Clinical manifestations (including oral manifestations) of blood disorders are overlapping with each other and with other hematologic disorders, which makes the diagnosis of Polycythemia a challenging task [7]. In this article, we report a rare case of Polycythemia Vera at dental outpatient department (OPD), its oral manifestations and its management in the dental clinic

Case Report

A 65 year old male patient reported to the outpatient department of Periodontology, SGT Dental College, Budhera with the chief complaint of bleeding gums, mobility of teeth and difficulty in mastication since one month. Patient also complains pain in relation to right back tooth region for 2 weeks. Pain was sharp in nature, aggravated on lying down, relieved by taking medication and was not referring to any other site. Patient gave past medical history of PCV since 2003 and on being medications for the same which included: Hydroxyurea- 500 mg twice daily as cytoreductive agent to decrease the leukemogenic risk and ecosprin -75 mg (low dose aspirin) to lessen the risk of thrombosis in an artery. Cimetidine was given (H2 receptor antagonists) to relieve gastrointestinal symptoms of peptic ulceration. Citrezine (antiallergic) was prescribed to relieve generalized itching which patient was suffering from. On intra-oral examination it was found that there was mobility present in relation to all the teeth, red inflammed gingiva with loss of stippling which bled profusely on slight provocation, generalized recession, gingival enlargement present in relation to all the teeth, attrition and root caries present in relation to 45. Patient was advised Orthopantogram (OPG) which showed generalized horizontal bone loss extending upto two third of root surface of almost all the teeth present (Figures 1&2).

Figure 1: Intra- oral photograph.  

Figure 2: Orthopantogram.

The treatment plan advised to the patient was complete prosthetic replacement following total extraction. The patient was referred to haemato-oncologist for medical clearance and entire blood investigations were advised. The important findings reported were Haemoglobin 15.1 gm%, Bleedingtime-1:45 min, Clotting time 6:10 min and INR value is 1.11. The major outcomes considered in treatment of such patients are to maximize health benefits and minimize adverse effects by promoting the performance of the procedures at the right time with the appropriate precautions. Tablet traxemic 500 mg qid was started one day before to prevent hemorrhagic event. Extraction of 45 was done under local anesthetic (as given in Table 1) in regard to the chief complaint of the patient. Antibiotic, Amoxicillin 500 mg tid and analgesics, paracetamol 325 mg tid were prescribed to the patient. There was uneventful healing reported at surgical site one week after surgical procedure. It was taken care of not to prescribe Ibuprofen as it is associated with gastrointestinal ulceration and it counteract the anti-clotting mechanism of aspirin (Table 1).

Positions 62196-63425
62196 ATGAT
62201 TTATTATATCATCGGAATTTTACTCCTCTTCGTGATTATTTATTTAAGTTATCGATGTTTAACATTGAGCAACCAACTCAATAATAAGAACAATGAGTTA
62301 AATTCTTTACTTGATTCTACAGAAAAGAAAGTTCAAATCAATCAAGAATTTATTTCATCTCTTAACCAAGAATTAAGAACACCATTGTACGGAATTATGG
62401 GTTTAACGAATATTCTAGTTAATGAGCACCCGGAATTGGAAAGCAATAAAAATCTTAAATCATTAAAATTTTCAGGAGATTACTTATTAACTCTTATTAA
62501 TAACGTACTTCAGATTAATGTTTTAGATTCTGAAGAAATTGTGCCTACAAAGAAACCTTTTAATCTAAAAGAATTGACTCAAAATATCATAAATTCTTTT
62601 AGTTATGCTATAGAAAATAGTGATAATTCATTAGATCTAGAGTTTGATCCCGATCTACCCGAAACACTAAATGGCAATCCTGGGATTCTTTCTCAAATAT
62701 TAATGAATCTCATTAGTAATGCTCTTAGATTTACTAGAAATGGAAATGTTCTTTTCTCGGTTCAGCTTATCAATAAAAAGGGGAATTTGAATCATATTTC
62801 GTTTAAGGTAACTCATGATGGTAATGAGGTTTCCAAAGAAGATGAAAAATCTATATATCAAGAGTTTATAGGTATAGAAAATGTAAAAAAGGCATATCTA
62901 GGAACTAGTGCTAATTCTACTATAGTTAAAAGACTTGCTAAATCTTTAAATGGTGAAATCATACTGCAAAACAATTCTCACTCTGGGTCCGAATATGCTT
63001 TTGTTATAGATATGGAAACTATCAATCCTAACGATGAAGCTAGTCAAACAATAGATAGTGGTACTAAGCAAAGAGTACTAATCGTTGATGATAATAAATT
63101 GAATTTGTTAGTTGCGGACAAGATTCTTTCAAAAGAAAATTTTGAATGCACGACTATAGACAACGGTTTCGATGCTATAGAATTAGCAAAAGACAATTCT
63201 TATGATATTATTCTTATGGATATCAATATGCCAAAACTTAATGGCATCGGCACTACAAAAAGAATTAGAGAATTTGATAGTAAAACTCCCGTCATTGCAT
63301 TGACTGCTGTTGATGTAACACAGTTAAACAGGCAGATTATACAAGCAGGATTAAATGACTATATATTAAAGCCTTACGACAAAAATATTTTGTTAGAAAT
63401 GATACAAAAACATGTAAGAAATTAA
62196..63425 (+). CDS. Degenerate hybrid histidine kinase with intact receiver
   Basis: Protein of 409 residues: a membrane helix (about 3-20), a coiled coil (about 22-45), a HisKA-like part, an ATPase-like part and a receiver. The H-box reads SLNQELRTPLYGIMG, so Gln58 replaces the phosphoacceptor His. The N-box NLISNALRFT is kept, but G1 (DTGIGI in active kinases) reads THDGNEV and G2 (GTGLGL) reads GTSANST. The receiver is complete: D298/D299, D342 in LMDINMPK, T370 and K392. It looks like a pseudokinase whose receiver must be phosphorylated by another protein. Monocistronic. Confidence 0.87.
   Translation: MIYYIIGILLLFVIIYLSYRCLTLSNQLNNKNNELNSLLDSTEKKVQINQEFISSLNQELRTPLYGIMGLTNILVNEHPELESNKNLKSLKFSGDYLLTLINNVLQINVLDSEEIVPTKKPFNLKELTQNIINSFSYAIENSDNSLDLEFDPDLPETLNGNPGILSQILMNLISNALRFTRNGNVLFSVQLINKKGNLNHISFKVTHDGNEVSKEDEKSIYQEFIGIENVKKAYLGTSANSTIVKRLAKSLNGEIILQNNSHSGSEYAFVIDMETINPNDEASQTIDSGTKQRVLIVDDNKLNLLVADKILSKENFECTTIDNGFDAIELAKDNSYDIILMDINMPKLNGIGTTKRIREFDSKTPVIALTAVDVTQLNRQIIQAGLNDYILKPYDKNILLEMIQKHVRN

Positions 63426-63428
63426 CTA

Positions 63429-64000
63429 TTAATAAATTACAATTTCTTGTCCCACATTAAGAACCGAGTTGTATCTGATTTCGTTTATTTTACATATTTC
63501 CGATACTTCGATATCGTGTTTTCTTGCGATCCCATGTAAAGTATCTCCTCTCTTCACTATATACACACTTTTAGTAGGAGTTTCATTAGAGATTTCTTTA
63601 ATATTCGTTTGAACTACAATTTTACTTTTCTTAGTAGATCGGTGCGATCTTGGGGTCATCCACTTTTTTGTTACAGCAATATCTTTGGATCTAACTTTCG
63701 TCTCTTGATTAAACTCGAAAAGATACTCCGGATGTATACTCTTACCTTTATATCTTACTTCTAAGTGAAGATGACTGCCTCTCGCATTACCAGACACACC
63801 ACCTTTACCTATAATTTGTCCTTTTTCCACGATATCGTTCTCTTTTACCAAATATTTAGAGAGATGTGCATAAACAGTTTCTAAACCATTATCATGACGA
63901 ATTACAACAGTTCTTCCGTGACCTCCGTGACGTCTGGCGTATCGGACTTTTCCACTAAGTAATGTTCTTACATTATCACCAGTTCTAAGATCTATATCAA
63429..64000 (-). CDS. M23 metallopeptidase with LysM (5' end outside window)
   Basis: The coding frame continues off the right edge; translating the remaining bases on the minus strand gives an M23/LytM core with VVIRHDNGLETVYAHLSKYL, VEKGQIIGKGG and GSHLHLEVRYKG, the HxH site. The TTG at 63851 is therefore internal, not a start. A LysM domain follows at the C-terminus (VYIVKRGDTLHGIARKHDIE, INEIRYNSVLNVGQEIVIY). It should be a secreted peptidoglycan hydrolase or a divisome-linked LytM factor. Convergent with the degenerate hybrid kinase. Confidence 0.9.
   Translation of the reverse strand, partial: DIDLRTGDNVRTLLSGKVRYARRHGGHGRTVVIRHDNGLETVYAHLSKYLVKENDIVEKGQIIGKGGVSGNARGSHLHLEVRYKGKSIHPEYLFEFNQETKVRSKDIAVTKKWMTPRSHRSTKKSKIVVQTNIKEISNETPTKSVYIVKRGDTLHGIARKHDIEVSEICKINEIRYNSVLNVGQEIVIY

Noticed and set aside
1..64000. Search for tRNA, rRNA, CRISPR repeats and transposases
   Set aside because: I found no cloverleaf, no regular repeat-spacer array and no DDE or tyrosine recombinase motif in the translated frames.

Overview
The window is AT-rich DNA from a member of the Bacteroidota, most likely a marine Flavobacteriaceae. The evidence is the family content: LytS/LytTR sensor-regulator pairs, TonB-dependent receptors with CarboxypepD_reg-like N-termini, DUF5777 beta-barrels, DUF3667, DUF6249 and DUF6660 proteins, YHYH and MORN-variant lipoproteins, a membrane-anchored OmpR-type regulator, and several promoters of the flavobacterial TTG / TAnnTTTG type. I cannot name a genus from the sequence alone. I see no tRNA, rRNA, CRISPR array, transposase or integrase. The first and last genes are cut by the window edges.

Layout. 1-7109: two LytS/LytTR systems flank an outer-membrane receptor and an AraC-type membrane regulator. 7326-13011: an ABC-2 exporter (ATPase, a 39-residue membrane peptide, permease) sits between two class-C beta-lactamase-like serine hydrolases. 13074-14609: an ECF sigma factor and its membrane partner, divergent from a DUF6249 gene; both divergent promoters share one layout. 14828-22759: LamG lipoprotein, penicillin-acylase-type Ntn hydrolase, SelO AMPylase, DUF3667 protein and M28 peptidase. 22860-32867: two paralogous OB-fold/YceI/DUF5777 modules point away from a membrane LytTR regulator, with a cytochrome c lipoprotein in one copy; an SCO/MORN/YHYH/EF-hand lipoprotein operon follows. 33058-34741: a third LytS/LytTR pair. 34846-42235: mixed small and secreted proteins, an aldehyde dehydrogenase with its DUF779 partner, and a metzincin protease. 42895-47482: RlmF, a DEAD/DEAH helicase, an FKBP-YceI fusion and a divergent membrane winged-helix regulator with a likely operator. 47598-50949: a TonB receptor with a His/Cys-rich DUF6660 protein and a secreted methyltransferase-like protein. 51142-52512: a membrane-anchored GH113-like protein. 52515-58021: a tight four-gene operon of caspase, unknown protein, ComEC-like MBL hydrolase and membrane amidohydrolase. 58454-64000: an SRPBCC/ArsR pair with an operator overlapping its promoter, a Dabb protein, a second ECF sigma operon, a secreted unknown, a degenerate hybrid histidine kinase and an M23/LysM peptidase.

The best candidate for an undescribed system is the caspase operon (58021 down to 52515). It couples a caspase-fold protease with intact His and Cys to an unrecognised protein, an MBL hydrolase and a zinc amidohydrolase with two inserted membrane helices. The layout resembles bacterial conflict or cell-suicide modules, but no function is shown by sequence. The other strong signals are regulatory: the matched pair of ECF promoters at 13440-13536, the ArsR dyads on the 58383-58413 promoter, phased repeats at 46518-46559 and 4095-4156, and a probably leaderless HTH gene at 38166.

Polycythemia is one of several “myeloproliferative neoplasms (MPNs), a term used to group a number of blood cancers results from uncontrolled clonal production, especially red cells, as a result of acquired mutations in an early blood-forming cell. Primary polycythemia is usually associated with a gene mutation of the JAK2 (Janus kinase 2) gene. It affects 1 to 2 persons per 100,000, it has a prevalence of 22 persons per 100,000. Risk factors associated with PCV are age (>60) and sex (men affected more than women).

PV may only be discovered when blood counts are done during a periodic health examination (Table 2).

Diagnosis of PV is currently according to WHO criteria and based on a composite assessment of clinical and laboratory feature [8]. Major and minor criteria in the diagnosis of polycythemia vera is described in Table 3.

Criteria that will confirm the diagnosis of PV also include:

  1. An mildly elevated white cell count, especially the neutrophil (a type of white blood cell) count which doesn’t progress,
  2. An elevated platelet count, which occurs in at least 50 percent of patients which may progress,
  3. An elevated red cell mass,
  4. Normal or near-normal arterial oxygen saturation,
  5. A low erythropoietin (EPO) assay in the blood.
  6. EPO assay difference between primary and secondary PCV are EPO is normal or high in secondary PCV.

Polycythemia prevention is necessary because the cause is unknown, is limited to the prevention of complications, comorbidities and associated conditions. Treatment part includes: Phlebotomy often the first line of treatment, which may also require medications to suppress production of red blood cells because phlebotomy may increase the number of platelets and does not reduce the size of an enlarged liver or spleen, Medications for symptoms is to be prescribed, Chemotherapy to reduce the number of red blood cells produced by the bone marrow and Interferon to lower blood counts. In gastrointestinal symptoms of peptic ulcerations: H2 receptor antagonists, such as, cimetidine, famotidine, nazotidine, ranitidine can be prescribed [13].

Local Anaesthetic

  1. Use local anaesthetic with a vasoconstrictor;
  2. Avoid regional nerve blocks where possible. If necessary, then ensure an aspirating syringe is always used.